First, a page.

Comments on RFI: “Modifying HIPAA Rules” 


Docket No. HHS-OCR-0945-AAOO

February 11, 2019

Thank you for the opportunity to provide comments on the “Request for Information on Modifying HIPAA Rules to Improve Coordinated Care”  Docket No. HHS-OCR-0945-AAOO

The Association of American Physicians & Surgeons (“AAPS”) is a non-profit membership organization of physicians and surgeons who are mostly in small, independent practices.  Founded in 1943 (and celebrating our 75th year), AAPS defends and promotes the practice of private, ethical medicine.  AAPS has members in virtually every specialty and State.

We speak out frequently about issues concerning patients and medical practice and have been a longstanding critic of the HIPAA Privacy and Security rules. In 2001 AAPS sued HHS over the agency’s implementation of these rules and our suit helped solidify protections for “non-covered entities,” and their patients, from harmful aspects of the regulations.

HIPAA Privacy and Security Rules have imposed costly bureaucracy on the practice of medicine that detracts from patient-centered care, without meaningfully protecting patient privacy. 

In fact, these rules overall have been destructive of patient control over their personal medical history and records.

Unfortunately, the policies HHS-OCR indicates it is considering in the RFI, rather than moving in a more patient and physician friendly direction, would do further harm.

HHS-OCR states its interest in facilitating “the transformation to value-based health care” and “coordinated care.”  In practice such objectives are often being implemented in ways contrary to the best interests of patients.

“Value-based” frequently means saving resources for the system, and isn’t measured in terms of value to patients. Affordable Care Act penalties tied to hospital readmission are just one recent example. The policy reduced readmission rates but resulted in more patient deaths.  “Coordinated Care” often brings in third parties to the physician-patient relationship who have no business interfering in medical care decisions.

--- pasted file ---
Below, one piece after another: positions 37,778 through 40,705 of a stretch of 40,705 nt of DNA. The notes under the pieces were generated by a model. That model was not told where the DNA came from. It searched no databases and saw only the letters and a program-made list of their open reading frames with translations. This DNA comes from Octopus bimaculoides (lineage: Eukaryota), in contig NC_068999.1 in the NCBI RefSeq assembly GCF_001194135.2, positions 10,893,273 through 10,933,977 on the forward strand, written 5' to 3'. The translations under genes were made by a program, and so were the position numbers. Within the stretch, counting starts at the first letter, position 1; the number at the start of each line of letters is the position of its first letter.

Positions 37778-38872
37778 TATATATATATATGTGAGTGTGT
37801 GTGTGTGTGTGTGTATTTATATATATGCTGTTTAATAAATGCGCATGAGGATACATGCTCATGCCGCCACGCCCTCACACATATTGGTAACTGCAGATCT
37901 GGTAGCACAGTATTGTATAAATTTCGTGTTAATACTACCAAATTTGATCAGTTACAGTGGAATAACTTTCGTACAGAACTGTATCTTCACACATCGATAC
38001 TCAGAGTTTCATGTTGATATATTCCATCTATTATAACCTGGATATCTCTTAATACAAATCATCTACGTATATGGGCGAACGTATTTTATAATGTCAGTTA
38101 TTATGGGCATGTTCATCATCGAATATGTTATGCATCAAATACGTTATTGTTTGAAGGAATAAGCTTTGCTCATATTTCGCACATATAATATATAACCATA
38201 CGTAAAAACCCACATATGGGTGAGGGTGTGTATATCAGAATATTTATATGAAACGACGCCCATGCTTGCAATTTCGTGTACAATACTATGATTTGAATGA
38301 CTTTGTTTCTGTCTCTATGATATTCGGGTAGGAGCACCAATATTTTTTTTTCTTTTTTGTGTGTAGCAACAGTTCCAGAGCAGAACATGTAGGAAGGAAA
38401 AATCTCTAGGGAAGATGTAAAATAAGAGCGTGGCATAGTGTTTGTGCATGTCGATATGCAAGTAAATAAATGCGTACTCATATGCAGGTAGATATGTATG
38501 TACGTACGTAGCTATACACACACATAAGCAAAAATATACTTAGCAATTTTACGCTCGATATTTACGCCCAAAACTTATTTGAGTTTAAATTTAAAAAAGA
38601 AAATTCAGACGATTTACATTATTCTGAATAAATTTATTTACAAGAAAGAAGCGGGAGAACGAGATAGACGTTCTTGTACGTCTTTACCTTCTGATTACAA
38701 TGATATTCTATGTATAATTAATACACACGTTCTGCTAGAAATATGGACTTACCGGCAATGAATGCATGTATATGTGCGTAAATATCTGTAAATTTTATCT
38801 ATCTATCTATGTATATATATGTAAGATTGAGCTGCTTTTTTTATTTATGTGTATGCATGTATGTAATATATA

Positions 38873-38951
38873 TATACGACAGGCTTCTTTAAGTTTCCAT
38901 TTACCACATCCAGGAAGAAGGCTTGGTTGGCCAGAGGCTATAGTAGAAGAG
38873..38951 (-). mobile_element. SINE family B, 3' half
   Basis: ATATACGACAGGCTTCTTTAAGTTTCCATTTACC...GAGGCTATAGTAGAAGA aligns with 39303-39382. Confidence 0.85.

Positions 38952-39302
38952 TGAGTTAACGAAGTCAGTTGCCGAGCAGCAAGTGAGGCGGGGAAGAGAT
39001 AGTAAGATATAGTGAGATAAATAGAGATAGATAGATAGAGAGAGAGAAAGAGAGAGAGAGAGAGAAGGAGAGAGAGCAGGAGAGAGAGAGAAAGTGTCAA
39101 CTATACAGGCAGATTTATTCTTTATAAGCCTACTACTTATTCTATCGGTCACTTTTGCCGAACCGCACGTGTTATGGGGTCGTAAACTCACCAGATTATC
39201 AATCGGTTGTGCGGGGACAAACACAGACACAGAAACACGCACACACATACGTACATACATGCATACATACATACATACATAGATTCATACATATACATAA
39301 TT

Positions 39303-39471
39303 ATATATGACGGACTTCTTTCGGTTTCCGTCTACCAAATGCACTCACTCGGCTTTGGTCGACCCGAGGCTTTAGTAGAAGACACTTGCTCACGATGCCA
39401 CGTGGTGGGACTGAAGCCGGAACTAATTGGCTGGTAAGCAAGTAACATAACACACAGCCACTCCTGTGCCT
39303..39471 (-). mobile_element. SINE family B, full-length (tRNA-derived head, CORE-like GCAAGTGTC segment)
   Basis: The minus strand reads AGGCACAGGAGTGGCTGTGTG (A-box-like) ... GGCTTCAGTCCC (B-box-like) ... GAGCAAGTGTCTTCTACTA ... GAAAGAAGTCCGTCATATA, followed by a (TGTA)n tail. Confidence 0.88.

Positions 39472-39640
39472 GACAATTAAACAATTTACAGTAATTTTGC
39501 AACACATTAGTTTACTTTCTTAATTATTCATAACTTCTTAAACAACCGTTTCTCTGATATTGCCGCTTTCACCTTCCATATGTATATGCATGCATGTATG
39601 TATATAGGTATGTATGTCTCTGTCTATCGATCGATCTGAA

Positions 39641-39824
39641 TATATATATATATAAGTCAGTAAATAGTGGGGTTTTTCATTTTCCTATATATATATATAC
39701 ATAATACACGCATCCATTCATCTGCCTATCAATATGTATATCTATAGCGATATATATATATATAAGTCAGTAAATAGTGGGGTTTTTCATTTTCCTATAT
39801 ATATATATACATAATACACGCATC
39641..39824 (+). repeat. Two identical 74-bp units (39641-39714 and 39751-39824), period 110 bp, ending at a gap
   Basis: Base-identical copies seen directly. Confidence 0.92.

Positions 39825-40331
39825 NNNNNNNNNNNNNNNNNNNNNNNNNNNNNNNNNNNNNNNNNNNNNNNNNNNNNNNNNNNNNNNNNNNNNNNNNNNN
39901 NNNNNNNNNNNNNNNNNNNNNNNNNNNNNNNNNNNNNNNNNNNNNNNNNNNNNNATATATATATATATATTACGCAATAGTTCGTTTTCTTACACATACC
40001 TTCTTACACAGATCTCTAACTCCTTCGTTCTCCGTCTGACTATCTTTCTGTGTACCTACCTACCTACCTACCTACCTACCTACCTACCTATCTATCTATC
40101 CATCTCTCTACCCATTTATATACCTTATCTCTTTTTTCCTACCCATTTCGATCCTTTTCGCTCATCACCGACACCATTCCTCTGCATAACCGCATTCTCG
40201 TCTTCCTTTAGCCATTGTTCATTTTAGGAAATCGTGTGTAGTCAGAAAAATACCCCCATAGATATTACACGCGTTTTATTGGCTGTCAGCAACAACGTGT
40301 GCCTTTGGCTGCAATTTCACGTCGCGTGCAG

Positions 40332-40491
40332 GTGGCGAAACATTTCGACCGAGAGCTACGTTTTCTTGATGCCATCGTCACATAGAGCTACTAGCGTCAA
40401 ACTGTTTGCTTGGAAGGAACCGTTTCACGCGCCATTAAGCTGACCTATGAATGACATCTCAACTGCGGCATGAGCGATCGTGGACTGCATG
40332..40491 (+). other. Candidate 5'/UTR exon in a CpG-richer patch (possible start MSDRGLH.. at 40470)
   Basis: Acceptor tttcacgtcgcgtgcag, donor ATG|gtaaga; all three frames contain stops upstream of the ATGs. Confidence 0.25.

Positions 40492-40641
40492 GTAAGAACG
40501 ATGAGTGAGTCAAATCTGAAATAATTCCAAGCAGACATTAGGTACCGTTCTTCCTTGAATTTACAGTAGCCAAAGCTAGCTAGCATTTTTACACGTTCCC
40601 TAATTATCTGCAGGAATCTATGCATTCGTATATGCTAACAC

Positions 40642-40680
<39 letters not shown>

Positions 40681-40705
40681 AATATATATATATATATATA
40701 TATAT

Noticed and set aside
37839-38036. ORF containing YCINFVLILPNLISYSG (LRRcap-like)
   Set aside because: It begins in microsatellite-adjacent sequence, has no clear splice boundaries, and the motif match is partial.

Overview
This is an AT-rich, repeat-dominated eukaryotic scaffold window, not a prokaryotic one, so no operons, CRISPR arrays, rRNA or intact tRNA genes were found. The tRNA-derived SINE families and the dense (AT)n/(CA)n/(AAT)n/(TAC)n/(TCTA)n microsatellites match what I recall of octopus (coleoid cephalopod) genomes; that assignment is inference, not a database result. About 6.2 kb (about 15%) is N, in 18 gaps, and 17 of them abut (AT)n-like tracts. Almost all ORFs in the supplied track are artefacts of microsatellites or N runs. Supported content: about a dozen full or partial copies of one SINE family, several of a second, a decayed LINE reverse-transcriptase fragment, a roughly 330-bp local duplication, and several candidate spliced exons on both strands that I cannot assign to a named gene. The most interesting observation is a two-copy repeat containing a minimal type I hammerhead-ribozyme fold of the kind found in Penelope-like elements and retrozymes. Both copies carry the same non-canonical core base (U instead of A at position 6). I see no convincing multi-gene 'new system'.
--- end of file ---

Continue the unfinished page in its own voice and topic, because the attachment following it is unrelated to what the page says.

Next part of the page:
Accordingly,  from a high-level perspective, we object to the stated goal of the RFI because it conflicts with our mission of putting patients first.

More specifically, AAPS comments on the following items raised in the RFI:

Section a. “Promoting Information Sharing”:

  • HHS-OCR asks if HIPAA rules should be modified to further “incentivize, encourage, or require,” disclosure of Personal Health Information (PHI) to essentially any entity involved in “care coordination” or “health care operations” without express patient consent.  “Care coordination” and “health care operations” are broadly  defined meaning that such changes would further improperly exacerbate harm to patient privacy and we would object to any such expansion of non-consented disclosure. (Preamble to section a)
  • HHS-OCR asks if HIPAA rules should be modified to “require covered entities to disclose Personal Health Information (PHI) to other covered entities” without express consent of the patient. Currently, the only required disclosures are to the individual patient or to HHS itself.  PHI should only be disclosable with the patients’ consent except in very limited circumstances.  We object to the current HIPAA policy requiring disclosure to HHS-OCR without patient consent. Further we object to any new requirements mandating that patient data be handed over without consent of the patient. (Question 7)
  • HHS-OCR asks whether the ability to disclosure PHI without express patient consent to “multi-agency teams” or “social service agencies” should be expanded. No, the patient should need to consent to such disclosures. (Question 19)
  • HHS-OCR raises the possibility of imposing paperwork requirements on physicians who are currently non-covered entities.  It also asks whether “the risks associated with disclosing PHI, to health care providers not subject to HIPAA … outweigh the benefit of sharing PHI.”
  • Here, HHS has it upside down. Since HIPAA widely permits the disclosure of PHI without patient consent, it is riskier, from a medical privacy perspective, to have the data in the hands of a HIPAA-covered entity than one that is not covered by HIPAA.  In the same light, it would not be productive to impose additional requirements on non-covered entities that serve no protective purpose and that would facilitate data sharing without patient consent. Patient data should not be shared without the patient’s consent whether the physician is covered by HIPAA or not. However, data should be released, with patient consent, to persons or entities approved by the patient. (Questions 9 and 10)